Friday, August 28, 2020

Reconsidering the value of believing in free will.

Nadelhoffer et al. fail to replicate 2008 experiments suggesting that a belief in determinish increases cheating:
A key source of support for the view that challenging people's beliefs about free will may undermine moral behavior is two classic studies by Vohs and Schooler (2008). These authors reported that exposure to certain prompts suggesting that free will is an illusion increased cheating behavior. In the present paper, we report several attempts to replicate this influential and widely cited work. Over a series of five studies (sample sizes of N = 162, N = 283, N = 268, N = 804, N = 982) (four preregistered) we tested the relationship between (1) anti-free-will prompts and free will beliefs and (2) free will beliefs and immoral behavior. Our primary task was to closely replicate the findings from Vohs and Schooler (2008) using the same or highly similar manipulations and measurements as the ones used in their original studies. Our efforts were largely unsuccessful. We suggest that manipulating free will beliefs in a robust way is more difficult than has been implied by prior work, and that the proposed link with immoral behavior may not be as consistent as previous work suggests.

1 comment:

  1. This isn't necessarily related to the ethics of convincing people they don't have free will, but:

    My own view on 'free will' has changed quite a bit over the last few years, as I've thought about it. I've been sort of trying to reconcile the apparently deterministic nature of fundamental physics with the subjective experience of making choices. To that end, I think it's a matter of abstraction.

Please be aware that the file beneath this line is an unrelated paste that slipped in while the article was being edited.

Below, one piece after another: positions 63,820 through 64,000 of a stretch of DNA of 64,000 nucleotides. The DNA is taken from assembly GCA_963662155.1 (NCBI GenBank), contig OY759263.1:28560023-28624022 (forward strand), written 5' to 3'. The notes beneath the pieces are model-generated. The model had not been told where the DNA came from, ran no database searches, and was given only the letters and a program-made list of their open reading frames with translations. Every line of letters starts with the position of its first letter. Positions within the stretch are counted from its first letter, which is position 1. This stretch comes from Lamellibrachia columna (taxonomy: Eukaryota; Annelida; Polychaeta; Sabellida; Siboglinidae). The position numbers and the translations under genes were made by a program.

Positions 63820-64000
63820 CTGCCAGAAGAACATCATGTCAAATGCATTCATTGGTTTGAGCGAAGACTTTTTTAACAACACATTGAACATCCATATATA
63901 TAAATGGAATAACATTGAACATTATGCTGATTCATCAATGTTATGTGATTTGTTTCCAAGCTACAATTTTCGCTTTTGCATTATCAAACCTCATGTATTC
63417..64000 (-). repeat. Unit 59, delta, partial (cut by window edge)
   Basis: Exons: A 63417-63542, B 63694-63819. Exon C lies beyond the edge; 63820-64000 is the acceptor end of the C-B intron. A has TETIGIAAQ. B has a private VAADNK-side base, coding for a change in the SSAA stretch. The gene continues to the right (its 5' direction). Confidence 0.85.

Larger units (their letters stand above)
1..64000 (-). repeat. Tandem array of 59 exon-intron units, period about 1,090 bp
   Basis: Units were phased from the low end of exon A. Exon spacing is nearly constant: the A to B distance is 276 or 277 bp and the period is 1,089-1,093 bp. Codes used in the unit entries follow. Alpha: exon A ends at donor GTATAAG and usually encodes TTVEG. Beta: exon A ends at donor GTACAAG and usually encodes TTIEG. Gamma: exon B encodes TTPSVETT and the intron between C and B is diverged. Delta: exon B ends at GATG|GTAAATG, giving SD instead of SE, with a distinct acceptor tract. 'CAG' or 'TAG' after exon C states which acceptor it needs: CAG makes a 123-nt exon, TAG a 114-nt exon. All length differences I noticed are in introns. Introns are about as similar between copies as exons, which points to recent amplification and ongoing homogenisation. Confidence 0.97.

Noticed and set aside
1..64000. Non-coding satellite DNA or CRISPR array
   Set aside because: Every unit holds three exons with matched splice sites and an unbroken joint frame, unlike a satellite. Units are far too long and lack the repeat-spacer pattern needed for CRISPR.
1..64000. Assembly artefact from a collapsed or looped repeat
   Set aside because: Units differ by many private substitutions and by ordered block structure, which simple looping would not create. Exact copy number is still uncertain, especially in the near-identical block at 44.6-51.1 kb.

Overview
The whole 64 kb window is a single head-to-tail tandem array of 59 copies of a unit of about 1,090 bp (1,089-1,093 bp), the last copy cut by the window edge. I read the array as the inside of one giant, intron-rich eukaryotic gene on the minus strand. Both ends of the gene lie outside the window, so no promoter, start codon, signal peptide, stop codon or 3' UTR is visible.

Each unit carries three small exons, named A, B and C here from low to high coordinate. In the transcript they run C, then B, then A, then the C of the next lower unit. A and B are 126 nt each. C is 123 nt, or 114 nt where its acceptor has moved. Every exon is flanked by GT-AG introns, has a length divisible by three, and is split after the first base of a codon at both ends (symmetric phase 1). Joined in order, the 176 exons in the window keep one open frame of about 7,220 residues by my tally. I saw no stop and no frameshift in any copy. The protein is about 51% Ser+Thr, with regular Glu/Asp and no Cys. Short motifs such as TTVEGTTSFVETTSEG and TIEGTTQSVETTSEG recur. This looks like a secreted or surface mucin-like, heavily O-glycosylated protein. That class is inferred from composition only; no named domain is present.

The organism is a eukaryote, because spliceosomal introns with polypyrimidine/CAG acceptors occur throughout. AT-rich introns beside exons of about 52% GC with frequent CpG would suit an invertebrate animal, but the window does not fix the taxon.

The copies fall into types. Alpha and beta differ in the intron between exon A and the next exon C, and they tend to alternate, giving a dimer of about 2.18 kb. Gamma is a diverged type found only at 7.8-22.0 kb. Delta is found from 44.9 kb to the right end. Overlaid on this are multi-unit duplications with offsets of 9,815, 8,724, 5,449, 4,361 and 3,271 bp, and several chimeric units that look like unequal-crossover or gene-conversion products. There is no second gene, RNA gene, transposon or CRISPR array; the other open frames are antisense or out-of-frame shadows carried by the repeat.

In my view, the world we live in is a highly abstract model - we don't interact with it on the level of fundamental physics, at least not commonly. We spend our whole lives constructing this model, and using it to inform our beliefs and behaviors through the course of our lives. It is at this level of abstraction that we have and make choices - that we have 'free will.' They are *real choices*, at this level of abstraction. It's not an illusion at all, because we only ever live at this level of high abstraction.

    What those abstractions represent are of course the physics that underlie all of our interactions with the world, and ourselves, and those physics are (almost certainly) deterministic. At the bottom, there is no choice; just cause and effect.

    So I guess 'choice' is like 'wetness' - just another example of emergent phenomena.

    Anyway thanks for giving me a place to ramble. :3